The Takoradi Harbour Master yesterday told the Accra Fast Track High Court hearing the case involving the missing cocaine on board the MV Benjamin that the vessel's movement card indicated that it sailed to the high seas and not Tema.
Captain James Owusu Koranteng said the card contained information on when a ship intended to berth at the port and when it would leave and in the case of the MV Benjamin, its card indicated that it was to berth on November 9, 2005 until March 9, 2006.
He said the vessel berthed at the port to undergo some repairs.
He was testifying in the case concerning some missing cocaine on board the MV Benjamin in which the vessel owner, Joseph Kojo Dawson, Pak Bok Sil, a Korean, Isaac Arhin and Philip Bruce Arhin, both Ghanaians, Cui Xian Li and Luo Yin Xing, both Chinese, are alleged to have played various roles leading to the importation of 77 parcels of cocaine, each weighing 30 kilogrammes, into the country.
They have been charged with various counts of using property for narcotic offences, engaging in prohibited business relating to narcotics and possession of narcotic drugs without lawful authority.
Each of them has pleaded not guilty to all the charges and have been remanded into prison custody.
Led in evidence by Mrs Yvonne Atakorah Obuobisa, a Senior State Attorney, the witness said the vessel's movement card was signed by a representative of Dashment Shipping Company Limited, as agents of the MV Benjamin.
Mr Koranteng said sailing from the Takoradi Harbour to Tema did not constitute the high seas and that the high seas was 12 nautical miles from the shore.
He said in the case of Tema, vessels did not go that far except at the Osu Castle area where because of security reasons vessels sailing to Tema had to go beyond seven nautical miles.
The witness tendered various documents which indicated that the MV Benjamin berthed at the Takoradi Harbour and paid for certain services provided by the Ghana Ports and Harbours Authority (GPHA).
The documents included the vessel's prefunding input form, various cashiers' receipts, berth card, among many others.
Mr Koranteng said the original name of the vessel was MV Duk Won 63 but he did not receive any document from Dashment Shipping Company Limited requiring a change of ownership of the vessel.
During cross-examination by Mr D.K Ameley, counsel for Dawson, the witness said the port authorities might not be aware of a ship's owner when it was coming to berth and that they relied on information normally supplied by the agent who was licensed by the port.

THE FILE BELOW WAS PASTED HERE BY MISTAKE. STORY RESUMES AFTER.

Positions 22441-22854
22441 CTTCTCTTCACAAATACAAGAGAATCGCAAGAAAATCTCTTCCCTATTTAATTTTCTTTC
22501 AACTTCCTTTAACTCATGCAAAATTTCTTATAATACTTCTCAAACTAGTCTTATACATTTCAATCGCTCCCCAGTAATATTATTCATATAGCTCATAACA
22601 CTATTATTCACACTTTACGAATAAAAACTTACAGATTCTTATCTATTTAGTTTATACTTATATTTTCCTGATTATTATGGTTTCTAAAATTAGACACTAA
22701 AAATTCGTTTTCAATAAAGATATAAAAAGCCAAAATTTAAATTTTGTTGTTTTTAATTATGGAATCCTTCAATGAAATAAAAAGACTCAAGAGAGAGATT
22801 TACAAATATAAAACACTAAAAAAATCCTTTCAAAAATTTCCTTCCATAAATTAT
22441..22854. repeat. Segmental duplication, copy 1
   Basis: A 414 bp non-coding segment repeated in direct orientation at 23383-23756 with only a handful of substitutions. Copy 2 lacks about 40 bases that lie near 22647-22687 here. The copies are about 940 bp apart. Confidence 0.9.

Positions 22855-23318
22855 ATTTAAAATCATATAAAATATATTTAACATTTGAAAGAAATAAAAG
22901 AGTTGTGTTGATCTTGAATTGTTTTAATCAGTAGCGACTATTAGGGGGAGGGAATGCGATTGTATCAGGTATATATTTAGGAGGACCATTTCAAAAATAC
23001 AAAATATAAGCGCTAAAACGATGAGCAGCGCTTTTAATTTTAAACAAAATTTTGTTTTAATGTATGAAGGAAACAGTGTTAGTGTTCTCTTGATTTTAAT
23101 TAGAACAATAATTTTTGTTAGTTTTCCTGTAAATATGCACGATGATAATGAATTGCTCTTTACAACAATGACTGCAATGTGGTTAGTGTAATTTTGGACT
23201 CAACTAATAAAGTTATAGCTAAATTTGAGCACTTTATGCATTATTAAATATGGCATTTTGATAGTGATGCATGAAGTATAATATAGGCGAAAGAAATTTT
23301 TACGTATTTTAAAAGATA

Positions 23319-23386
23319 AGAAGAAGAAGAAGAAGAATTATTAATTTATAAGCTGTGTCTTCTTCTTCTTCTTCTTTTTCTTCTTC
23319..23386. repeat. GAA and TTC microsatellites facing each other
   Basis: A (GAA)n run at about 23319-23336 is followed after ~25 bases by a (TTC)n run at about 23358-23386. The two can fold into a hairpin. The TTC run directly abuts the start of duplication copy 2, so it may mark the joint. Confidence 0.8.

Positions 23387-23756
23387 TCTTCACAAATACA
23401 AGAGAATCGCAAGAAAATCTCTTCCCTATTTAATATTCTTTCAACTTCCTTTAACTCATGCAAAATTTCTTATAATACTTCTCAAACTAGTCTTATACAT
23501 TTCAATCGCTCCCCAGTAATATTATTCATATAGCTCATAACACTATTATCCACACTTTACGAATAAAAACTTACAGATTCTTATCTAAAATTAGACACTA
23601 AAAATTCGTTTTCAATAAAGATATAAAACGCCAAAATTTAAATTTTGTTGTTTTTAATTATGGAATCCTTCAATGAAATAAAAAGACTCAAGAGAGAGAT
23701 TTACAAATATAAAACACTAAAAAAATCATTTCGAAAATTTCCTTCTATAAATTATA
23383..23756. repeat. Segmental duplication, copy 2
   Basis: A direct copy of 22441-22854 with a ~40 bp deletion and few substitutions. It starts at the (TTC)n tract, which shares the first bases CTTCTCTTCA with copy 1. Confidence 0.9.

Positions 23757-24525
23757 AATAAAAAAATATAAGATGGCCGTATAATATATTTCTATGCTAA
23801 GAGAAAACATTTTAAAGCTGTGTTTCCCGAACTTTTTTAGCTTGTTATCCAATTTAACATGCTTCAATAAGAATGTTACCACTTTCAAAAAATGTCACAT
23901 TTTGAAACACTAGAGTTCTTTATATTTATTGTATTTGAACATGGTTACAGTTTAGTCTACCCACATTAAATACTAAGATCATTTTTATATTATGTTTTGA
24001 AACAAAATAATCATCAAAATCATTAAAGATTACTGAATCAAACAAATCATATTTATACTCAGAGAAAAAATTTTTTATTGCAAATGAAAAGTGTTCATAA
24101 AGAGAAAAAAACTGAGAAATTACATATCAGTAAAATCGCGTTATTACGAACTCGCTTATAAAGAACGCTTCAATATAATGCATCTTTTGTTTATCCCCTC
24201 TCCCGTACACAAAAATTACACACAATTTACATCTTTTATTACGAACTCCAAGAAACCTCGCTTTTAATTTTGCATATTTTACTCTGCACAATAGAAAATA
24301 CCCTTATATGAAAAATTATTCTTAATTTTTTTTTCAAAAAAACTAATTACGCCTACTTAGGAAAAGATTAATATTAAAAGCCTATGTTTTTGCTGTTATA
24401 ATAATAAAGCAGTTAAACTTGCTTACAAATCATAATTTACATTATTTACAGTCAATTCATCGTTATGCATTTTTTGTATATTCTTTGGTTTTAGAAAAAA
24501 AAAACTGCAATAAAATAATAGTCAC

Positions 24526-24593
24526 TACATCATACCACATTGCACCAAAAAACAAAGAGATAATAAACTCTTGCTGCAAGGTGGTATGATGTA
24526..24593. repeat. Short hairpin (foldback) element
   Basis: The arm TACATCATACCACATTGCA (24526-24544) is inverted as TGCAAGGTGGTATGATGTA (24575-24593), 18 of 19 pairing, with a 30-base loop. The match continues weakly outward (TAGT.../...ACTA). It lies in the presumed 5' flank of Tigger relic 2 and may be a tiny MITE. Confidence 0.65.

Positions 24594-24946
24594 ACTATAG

He said the port authorities also did not inspect the certificate of registry of the vessel at berth. However, its ownership could change and not the agent.
According to witness, in receiving payments from ships, the port dealt with agents and not personalities and that anybody who presented a bill was allowed to pay money.
He said the vessel movement card was not given to the vessel but either its captain or an agent's representative could sign it.
When counsel put it to the witness that Dashment Shipping Company was the owners of the vessel, he replied that the port did not deal with vessel owners but their agents and in the case of the MV Benjamin, Dashment Shipping Company acted as the agents.
The witness further said when a vessel was on charter, its agent might or might not change and if that did not change it was the agent which would pay bills on behalf of a vessel.
He said he did not know that between January 2006 and March 2006 the MV Benjamin was on charter to Atico Fisheries.
Mr Koranteng said he did not know whether the payments made by Dashment Shipping Company were on behalf of Atico Fisheries.
He said at all material times the crew of a vessel were briefed by its captain as to where the vessel was sailing to but in the case of the MV Benjamin he did not know whether the crew was briefed or not.
Story by Stephen Sah